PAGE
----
You might say that Steve Earle is settling down. He’s moved to New York with his wife Allison Moorer (his seventh, and the first fellow musician), and has no plans to leave. His latest album, Washington Square Serenade, is a tribute of sorts to his new city, the first place he says he’s ever felt at home. Unlike 2004’s The Revolution Starts Now, it’s an album of commentary and love songs, without the fueled anti-capitalism, anti-Bush, and war messages.
But that doesn’t mean he’s changed his mind. City Paper caught up with Steve:
CITY PAPER: This is a solo acoustic tour. What’s the breakdown of a typical show?
Steve Earle: Allison will open solo, then I’ll do a little less than half of my show solo as well. The other half is me and a DJ with digital turntables or me and Allison. I fronted a ridiculously loud adult rock band for 10 years that I’m really proud of, but I needed to do something different to keep myself interested. This tour’s about revisiting stuff I recorded earlier, and experimenting with using really organic acoustic instruments to play with beats.
CP: It’s your first tour with your wife, Allison. What’s it like to be on the road with her?
SE: It’s a whole new world. We spent the last three years trying to synch up our careers so we can tour together. Most of our lives are lived in a one-bedroom apartment in the Village or a bus. It’s a big adjustment. It’s good for me. When you’re the only artist in the house, it’s really easy to start thinking you’re the only person in the world. Unfortunately that’s a character flaw I can’t constantly exercise.
CP: I’ve read you seem to love living in New York. Do you think you’ll stay there?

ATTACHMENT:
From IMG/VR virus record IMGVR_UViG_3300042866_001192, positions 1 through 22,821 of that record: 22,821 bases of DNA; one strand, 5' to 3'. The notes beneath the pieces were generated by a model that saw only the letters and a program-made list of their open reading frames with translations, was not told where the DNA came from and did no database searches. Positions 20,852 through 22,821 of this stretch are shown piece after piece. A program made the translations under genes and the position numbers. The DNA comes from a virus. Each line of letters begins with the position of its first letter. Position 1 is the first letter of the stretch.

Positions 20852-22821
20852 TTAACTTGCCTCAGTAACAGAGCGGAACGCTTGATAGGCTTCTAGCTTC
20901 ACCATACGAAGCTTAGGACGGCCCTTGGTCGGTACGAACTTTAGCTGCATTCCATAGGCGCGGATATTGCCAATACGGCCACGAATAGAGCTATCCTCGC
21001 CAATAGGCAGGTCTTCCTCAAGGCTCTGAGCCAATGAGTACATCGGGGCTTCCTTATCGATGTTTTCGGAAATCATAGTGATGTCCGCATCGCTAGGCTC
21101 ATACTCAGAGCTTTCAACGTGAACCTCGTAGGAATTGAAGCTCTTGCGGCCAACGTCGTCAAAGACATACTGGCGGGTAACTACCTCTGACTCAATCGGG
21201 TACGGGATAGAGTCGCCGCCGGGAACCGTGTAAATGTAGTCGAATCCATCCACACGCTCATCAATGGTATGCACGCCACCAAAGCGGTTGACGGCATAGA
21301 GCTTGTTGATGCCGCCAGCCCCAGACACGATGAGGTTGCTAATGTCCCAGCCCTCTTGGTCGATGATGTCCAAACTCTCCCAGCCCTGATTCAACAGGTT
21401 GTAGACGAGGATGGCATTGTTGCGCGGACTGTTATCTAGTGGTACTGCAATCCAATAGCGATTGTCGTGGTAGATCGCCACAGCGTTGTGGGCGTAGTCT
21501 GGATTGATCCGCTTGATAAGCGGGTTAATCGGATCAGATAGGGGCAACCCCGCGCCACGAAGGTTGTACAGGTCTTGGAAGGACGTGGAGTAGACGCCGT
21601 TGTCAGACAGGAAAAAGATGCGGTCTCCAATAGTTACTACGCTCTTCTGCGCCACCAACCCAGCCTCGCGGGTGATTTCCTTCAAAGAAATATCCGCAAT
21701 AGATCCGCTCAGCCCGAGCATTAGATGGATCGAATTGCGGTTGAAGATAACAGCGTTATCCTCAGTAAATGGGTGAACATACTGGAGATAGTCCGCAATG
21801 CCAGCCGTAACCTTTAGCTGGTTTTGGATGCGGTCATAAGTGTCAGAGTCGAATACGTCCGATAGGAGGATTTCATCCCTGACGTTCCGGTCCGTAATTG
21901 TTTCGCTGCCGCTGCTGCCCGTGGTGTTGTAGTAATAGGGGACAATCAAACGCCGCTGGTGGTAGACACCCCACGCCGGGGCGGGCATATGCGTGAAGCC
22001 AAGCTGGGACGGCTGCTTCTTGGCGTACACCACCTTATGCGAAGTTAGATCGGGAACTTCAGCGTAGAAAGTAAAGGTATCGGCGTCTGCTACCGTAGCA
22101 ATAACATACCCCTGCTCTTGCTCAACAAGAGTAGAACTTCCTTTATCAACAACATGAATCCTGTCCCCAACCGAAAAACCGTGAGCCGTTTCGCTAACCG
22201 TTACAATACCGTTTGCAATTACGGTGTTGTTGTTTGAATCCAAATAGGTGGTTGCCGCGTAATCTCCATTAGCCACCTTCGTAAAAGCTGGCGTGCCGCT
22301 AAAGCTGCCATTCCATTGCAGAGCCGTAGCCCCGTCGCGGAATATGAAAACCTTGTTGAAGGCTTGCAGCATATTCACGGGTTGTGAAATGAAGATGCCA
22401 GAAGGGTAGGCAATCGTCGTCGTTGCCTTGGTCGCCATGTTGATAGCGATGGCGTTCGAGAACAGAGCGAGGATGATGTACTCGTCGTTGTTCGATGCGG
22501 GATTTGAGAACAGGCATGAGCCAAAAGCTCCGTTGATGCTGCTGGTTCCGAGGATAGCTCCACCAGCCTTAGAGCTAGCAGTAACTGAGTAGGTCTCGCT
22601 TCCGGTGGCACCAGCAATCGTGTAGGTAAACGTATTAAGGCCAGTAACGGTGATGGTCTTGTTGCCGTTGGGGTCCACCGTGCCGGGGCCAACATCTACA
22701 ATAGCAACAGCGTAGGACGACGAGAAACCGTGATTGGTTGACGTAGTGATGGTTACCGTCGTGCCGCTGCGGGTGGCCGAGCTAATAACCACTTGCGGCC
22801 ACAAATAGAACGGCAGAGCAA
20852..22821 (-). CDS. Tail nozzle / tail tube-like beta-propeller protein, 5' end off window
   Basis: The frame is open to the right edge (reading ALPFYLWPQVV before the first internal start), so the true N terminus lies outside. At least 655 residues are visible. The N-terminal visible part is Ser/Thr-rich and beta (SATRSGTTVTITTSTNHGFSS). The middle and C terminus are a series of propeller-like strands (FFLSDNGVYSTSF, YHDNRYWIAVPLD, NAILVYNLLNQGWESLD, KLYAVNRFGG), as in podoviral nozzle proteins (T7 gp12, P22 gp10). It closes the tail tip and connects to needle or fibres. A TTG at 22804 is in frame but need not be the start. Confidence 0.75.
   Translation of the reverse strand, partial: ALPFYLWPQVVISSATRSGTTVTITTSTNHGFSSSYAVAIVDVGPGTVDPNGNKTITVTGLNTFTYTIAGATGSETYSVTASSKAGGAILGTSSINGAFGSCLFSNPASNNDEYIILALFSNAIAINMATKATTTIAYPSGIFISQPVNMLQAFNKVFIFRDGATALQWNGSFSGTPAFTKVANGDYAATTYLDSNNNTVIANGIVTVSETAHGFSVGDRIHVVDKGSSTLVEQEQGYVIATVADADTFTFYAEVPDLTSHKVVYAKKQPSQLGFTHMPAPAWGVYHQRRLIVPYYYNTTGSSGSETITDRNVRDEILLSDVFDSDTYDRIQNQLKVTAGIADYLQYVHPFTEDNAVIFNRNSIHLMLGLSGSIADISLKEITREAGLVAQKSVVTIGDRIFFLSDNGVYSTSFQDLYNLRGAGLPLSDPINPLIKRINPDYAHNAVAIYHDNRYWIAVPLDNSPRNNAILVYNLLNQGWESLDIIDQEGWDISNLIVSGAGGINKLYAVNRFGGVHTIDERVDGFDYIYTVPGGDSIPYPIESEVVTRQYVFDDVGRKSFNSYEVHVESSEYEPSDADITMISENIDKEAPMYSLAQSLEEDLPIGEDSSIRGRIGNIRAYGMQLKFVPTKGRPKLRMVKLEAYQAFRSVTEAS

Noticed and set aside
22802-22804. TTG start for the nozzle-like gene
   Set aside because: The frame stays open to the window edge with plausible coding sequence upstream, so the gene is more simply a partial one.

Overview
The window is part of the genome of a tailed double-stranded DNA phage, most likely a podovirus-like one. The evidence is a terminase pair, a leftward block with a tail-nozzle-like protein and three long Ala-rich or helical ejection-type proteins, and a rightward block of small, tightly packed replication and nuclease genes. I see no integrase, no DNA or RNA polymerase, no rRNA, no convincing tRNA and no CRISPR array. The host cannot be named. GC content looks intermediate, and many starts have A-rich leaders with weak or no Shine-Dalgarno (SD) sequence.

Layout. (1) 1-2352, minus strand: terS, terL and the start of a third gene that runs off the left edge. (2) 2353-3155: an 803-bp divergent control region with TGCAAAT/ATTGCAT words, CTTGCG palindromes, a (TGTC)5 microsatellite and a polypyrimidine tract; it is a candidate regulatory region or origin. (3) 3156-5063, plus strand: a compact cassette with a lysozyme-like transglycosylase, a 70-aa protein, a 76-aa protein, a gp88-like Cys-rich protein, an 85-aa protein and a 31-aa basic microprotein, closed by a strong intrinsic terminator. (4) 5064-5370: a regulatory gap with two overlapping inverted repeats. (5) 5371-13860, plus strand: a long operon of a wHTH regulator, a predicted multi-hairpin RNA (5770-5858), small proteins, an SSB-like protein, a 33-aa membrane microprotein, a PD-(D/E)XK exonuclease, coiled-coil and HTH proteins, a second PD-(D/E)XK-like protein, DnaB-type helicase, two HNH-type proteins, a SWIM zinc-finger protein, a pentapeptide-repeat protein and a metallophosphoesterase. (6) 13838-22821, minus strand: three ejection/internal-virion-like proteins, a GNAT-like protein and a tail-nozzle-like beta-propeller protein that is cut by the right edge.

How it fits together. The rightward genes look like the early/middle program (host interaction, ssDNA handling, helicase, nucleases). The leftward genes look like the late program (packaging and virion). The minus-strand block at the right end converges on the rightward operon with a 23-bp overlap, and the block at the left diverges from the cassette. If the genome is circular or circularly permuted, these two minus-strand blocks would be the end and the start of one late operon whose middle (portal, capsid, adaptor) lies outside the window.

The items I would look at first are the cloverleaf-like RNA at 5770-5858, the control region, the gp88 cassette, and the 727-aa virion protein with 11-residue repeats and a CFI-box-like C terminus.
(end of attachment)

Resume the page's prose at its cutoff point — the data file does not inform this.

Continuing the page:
SE: I do miss the live-fast-and-leave-a-good-looking-corpse thing. I’d like to think I’d die in the back of a bus. But if I had a stroke or heart attack, do I want to be in Tennessee? If I get my wings clipped and can’t travel all around the world every year, this looks like a better place for me. I’d rather be one of those old commies in a wheelchair on Bleecker Street that runs over my foot every once in awhile than end up in Tennessee where you have to drive everywhere.
CP: The last time you played Charleston, in 2004, it was a fired up, political affair just after Kerry lost the election.
SE: What became of that tour was a recovery for people who had worked hard and lost a close election. People say, “You’re preaching to the choir,'” but sometimes the choir needs preaching to. It’s like a USO show for people in the trenches, politically. McCain is a real neocon. He is okay with the U.S. dominating the world. I’ll vote for the Democratic nominee, but the best thing I can do for a candidate I support is to stay as far away from them as possible.
CP: What do you think of the general departure of country music from politics?
SE: I don’t think it’s required of anyone to comment on the society that they live in. I’m not particularly interested in what Britney Spears has to say about the world. But the idea that artists aren’t qualified to comment on society is a relatively new one that, as far as I know, Dick Cheney made up. There’s been no one ever, when I was growing up, who tried to ruin anybody’s career for disagreeing with the government. It shocks me that people were okay with that and stood by while the guy who owns Clear Channel, who was George Bush’s next door neighbor, sets out to ruin the Dixie Chicks. That should scare the f*ck out of everybody, but it didn’t.
For more of City Paper’s interview with Earle, log on to www.charlestoncitypaper.com.